If your goal is to save enough to fund a long retirement, and you’re not sure how to start or how to catch up, remember that there’s more than one path to success. Retirement rules that work for some may be a myth for others. Here’s why knowing that some retirement rules are myths could potentially benefit you in your quest for long-term retirement success.
MYTH 1 Set aside 10% of your current pay
This is a nice, simple number; too bad it only applies to the younger saver. If you’re nearing retirement age and have just started to build a nest egg, putting 10 percent in savings may not be enough to create a comfortable cushion. Saving takes time; if you don’t have much time, work with your financial advisor to determine your savings goals and come up with a game plan that fits your individualized needs.
MYTH 2 100 minus your age equals the percentage of stocks to keep in your portfolio
If you’re 40 years old, for example, this rule recommends keeping 60 percent of your portfolio in stocks. As you age, this number becomes progressively more conservative. The problem is, this equation is too reductive to apply to the many possible nuances in personal investment strategies and retirement goals. Instead, consider creating an asset allocation that matches your risk tolerance, time horizon, and financial goals. And be willing to adjust it more than once a year. Keep in mind, asset allocation does not ensure a profit or protect against a loss. Investing involves risk, including loss of principal.
MYTH 3 You’ll need 70% of pre-retirement income in retirement
While a 30 percent reduction in spending may work for some, this number is going to fluctuate over time— sometimes significantly. To make a better estimate of post-retirement spending needs, take a look at your expenses today—what will change when you retire? Some expenses will probably go up (healthcare costs, for example), some will go down (wardrobe bills, car payments), and many will remain the same (grocery bills).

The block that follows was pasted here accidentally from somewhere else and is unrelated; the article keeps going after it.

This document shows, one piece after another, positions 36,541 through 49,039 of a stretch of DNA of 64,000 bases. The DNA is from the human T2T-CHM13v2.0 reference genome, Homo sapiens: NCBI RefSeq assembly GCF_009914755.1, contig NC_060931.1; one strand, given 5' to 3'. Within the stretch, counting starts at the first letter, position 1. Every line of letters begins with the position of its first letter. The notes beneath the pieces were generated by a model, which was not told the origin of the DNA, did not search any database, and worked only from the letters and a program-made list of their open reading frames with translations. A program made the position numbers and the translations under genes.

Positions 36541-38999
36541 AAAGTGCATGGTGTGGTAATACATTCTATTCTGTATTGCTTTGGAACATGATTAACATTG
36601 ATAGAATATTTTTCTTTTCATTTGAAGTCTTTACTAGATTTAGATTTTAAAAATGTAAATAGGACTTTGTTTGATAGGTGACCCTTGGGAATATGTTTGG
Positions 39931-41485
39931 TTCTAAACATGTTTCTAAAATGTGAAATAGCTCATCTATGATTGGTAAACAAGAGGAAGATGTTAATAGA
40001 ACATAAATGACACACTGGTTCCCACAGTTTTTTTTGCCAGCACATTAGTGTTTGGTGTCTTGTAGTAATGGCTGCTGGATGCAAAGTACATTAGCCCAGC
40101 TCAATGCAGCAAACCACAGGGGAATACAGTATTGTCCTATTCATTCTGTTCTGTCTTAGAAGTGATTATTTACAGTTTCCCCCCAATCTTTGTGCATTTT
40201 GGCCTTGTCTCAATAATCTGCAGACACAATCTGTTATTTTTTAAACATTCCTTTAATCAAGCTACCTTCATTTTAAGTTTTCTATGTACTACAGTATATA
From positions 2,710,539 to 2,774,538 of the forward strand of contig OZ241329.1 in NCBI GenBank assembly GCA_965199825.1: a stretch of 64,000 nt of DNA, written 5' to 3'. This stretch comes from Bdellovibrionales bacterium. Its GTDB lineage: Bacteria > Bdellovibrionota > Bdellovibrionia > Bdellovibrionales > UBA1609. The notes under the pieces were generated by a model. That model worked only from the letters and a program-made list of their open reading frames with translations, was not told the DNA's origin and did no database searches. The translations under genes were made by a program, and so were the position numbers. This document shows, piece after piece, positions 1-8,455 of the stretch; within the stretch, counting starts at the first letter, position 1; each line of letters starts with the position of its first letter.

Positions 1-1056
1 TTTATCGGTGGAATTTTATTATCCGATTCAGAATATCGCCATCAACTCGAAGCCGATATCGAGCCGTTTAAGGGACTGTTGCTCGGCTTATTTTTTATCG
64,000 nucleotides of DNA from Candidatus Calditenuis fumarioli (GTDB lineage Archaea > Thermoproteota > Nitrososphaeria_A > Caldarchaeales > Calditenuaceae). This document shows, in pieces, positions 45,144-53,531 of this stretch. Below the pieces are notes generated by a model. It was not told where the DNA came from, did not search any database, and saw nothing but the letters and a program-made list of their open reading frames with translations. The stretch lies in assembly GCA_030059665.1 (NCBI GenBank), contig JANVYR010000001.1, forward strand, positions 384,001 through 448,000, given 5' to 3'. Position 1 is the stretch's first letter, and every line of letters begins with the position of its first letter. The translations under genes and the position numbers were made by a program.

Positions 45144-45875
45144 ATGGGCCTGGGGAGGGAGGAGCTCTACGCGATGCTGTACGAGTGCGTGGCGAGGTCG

MYTH 4 A sustainable withdrawal rate is 4%
Determining how much money you can safely withdraw from your savings and investments in retirement is an important calculation, and the thinking on this “rule” is changing all the time. Some experts suggest withdrawing a lesser percentage each year; others recommend rate changes based on how your investments perform. But no one can predict how much money you’ll need to sustain a comfortable retirement. Only time will tell.
MYTH 5 You can always count on Social Security
Social Security is not designed to replace pre-retirement income, so it’s best to view it as a helping hand—and not as a central source of funding. Also, we’re living longer than before, and incurring higher health care costs. You’ll be better served to plan on covering these types of expenses using 401(k) funds and other forms of savings. The only rule that matters: Stay flexible If it’s not clear by now, there’s only one rule you can successfully follow in retirement, and that’s to stay flexible. Have a plan, stick to it and be prepared to reassess and modify as time goes by.
The opinions voiced in this material are for general information only and are not intended to provide specific advice or recommendations for any individual. To determine which course of action may be appropriate for you, consult your financial advisor.
This information is not intended to be a substitute for specific individualized tax or legal advice. We suggest that you discuss your specific situation with a qualified tax or legal advisor.
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This material has been prepared by LPL Financial. A registered investment advisor, member FINRA/SIPC.
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